The process by which a person is artificially given protection against disease by being given a vaccine or antibodies. These vaccines are manufactured either from the killed germ, or from the toxin, or using parts of the germ either as component vaccines or as conjugate vaccines.
A method of increasing patient's defence against infection. Incompetent Valve. Any valve which does not close tight and leaks blood back in the wrong direction. Also called valvular insufficiency.
To make an animal resistant (immune) to a disease by taking a vaccine.
the process of causing immunity by injecting antibodies or provoking the body to make its own antibodies against a certain micro-organism [Go to source
This is the process of becoming immune to a disease through being given a vaccine.
Natural immunity provided by antibodies or induced immunity via inoculations.
The process protecting an animal against a certain disease by creating an immunity with a vaccination. Immunity from vaccination only lasts for a limited amount of time and usually must be repeated annually.
Immunisation is a method of protecting against disease or infection by introducing disease-germs or their poisons into the body to stimulate the bodyâ€™s immune system to become sensitive to the threat and to quickly produce special proteins that will fight it.
the act of making immune (especially by inoculation)
a good idea for people travelling to places where the disease is common, or to places where hygiene standards are poor
Vaccinations are given to prevent certain diseases, by strengthening the immune system.
medication giving protection against disease, usually by innoculation (injection with a mild or inactivated form of a disease in order to introduce immunity against that disease).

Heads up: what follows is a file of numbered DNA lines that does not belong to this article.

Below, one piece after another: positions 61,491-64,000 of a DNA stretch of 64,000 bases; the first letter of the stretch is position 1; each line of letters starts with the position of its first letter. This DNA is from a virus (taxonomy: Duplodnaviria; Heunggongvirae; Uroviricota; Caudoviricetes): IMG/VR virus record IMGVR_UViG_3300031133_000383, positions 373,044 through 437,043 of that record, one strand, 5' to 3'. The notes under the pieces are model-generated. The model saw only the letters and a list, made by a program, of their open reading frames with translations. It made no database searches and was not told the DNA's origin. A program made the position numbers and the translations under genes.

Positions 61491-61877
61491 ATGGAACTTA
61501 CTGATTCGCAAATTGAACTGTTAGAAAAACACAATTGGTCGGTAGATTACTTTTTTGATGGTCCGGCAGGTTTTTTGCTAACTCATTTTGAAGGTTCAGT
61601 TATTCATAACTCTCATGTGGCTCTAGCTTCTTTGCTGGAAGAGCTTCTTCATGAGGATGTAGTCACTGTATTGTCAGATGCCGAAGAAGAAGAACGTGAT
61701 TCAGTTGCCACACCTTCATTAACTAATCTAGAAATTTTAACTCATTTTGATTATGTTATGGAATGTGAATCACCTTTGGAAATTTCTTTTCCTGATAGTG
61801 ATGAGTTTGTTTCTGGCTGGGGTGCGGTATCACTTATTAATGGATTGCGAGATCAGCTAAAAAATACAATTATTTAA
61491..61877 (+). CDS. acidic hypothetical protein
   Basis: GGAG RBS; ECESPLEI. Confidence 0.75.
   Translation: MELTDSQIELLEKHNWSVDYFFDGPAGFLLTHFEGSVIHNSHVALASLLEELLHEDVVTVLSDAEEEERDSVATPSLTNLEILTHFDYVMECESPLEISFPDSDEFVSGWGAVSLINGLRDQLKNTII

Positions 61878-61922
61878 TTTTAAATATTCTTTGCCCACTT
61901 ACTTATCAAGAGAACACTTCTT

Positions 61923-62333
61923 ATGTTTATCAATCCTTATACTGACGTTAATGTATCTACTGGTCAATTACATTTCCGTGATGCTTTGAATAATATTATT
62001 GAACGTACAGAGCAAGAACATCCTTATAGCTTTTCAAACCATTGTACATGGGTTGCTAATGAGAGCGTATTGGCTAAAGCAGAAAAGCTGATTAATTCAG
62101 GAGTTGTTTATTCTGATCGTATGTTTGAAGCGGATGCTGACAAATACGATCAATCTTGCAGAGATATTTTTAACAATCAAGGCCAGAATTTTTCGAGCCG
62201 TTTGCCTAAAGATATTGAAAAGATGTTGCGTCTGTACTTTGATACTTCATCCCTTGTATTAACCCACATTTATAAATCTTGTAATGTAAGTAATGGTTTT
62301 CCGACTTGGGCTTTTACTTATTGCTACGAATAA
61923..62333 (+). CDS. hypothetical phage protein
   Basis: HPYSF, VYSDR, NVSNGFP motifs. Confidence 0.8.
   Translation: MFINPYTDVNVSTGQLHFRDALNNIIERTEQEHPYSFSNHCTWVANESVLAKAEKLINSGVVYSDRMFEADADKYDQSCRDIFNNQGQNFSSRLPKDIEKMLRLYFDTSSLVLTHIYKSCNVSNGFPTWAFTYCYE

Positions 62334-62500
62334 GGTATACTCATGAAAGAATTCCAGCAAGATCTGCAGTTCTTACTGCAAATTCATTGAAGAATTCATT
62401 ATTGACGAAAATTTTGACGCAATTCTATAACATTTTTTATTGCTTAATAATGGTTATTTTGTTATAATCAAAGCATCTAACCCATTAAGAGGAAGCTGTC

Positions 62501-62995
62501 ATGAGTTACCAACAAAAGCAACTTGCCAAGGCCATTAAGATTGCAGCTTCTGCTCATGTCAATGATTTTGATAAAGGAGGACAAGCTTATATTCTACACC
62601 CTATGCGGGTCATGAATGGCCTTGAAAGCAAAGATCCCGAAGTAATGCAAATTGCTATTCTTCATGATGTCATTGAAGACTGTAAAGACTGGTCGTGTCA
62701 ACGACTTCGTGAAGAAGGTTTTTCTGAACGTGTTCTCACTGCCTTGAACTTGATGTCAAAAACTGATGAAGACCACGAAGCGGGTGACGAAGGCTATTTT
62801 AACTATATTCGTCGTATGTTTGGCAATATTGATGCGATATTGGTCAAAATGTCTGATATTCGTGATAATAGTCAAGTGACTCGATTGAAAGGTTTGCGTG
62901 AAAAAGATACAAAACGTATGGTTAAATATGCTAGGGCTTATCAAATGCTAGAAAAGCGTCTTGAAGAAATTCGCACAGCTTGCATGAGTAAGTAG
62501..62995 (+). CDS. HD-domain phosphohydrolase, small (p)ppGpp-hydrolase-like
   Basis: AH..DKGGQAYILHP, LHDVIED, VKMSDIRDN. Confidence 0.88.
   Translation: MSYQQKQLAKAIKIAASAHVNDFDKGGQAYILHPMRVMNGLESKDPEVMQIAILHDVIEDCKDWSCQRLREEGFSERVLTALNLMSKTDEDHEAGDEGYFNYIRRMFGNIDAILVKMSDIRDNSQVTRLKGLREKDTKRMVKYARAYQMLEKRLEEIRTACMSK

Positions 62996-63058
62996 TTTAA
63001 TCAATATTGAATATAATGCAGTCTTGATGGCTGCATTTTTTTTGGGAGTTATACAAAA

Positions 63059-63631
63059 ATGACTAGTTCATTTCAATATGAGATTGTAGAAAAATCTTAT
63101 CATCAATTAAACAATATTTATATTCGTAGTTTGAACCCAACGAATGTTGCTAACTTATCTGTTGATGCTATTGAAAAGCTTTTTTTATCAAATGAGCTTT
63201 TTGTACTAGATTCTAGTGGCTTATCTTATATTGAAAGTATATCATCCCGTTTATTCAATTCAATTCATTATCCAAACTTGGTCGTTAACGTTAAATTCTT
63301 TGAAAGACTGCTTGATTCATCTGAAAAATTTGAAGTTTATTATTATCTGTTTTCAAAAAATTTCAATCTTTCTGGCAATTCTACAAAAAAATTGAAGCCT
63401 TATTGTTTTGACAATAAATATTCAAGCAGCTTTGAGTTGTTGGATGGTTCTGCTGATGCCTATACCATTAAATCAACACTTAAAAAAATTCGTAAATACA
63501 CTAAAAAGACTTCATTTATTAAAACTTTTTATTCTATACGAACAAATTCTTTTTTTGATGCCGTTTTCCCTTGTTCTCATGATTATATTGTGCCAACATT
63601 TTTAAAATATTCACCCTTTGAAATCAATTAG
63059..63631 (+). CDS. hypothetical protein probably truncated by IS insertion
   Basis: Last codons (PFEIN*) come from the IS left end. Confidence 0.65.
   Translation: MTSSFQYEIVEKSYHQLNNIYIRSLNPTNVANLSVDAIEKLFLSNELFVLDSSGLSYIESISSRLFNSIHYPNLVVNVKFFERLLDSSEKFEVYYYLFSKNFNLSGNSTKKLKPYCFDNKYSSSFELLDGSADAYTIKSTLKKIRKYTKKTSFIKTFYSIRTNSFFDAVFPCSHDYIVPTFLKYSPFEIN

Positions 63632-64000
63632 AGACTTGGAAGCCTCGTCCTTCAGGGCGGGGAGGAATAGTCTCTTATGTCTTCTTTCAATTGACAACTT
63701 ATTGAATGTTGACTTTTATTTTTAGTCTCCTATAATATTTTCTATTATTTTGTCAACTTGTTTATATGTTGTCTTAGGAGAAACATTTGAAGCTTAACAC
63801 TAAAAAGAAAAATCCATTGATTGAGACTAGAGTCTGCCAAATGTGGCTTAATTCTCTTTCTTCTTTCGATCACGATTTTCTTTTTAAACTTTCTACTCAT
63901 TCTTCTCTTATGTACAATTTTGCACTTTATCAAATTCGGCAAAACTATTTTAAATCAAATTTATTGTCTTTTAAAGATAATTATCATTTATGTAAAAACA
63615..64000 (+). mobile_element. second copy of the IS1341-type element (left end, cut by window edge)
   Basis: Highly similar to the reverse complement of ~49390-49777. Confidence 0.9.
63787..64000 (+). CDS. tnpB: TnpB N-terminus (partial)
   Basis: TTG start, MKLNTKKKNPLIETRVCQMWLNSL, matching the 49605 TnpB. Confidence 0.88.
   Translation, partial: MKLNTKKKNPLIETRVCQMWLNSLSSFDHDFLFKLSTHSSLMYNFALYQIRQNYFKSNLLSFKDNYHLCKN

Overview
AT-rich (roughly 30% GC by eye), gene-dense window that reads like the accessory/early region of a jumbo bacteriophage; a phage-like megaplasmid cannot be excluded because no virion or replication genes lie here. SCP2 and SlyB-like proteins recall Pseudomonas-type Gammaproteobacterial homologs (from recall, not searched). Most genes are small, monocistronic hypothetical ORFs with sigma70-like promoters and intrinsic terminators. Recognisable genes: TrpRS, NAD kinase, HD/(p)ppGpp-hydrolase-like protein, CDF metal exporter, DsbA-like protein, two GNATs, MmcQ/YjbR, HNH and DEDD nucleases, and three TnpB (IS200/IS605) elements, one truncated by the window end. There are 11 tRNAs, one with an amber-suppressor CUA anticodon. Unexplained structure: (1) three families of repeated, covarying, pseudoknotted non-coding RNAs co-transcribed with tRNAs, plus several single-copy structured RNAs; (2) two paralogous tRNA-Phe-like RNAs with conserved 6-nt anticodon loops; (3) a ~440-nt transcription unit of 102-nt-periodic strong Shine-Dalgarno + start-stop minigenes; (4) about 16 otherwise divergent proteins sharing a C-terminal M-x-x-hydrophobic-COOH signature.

Protection of susceptible individuals from communicable disease by administration of a living modified agent, a suspension of killed organisms or an inactivated toxin (see vaccine). Temporary passive immunisation can be produced by administration of an antibody in the form of immune globulin in some conditions
Immunisations or vaccinations prepare our bodies to fight off disease by stimulating the immune system, our natural defence mechanism. A healthy immune system can recognise invading bacteria or viruses and produce antibodies to destroy or disable them.
The process by which the body develops the capacity to combat a specific infection. Immunisation can be induced by introducing vaccines into the body. This is more correctly called vaccination or inoculation, but the word immunisation is used to mean the same thing.
The acquisition of natural immunity or immunity due to vaccination (active immunisation) or by the injection of immunoglobulins (passive immunisation).
The process of bringing about immunity to a particular infective agent (such as a bacterium or virus) by giving a vaccine. [The terms vaccination and immunisation are not exactly the same; vaccination is the process of giving a vaccine, while immunisation is the process of both giving a vaccine and the body developing an immune response as a result of the vaccine.
The production of immunity to infectious disease artificially by introducing specific antigens (dead or weakened microorganisms) into the body. The body produces antibodies in response to the antigens, giving protection from that disease.
this is usually given by an injection to build up the body's defences against such things as flu (also sometimes called a vaccination).
The process or procedure by which a subject (person, animal, or plant) is rendered 'immune', or resistant to a specific disease. This term is often used interchangeably with vaccination or inoculation, although the act of inoculation does not always result in immunity.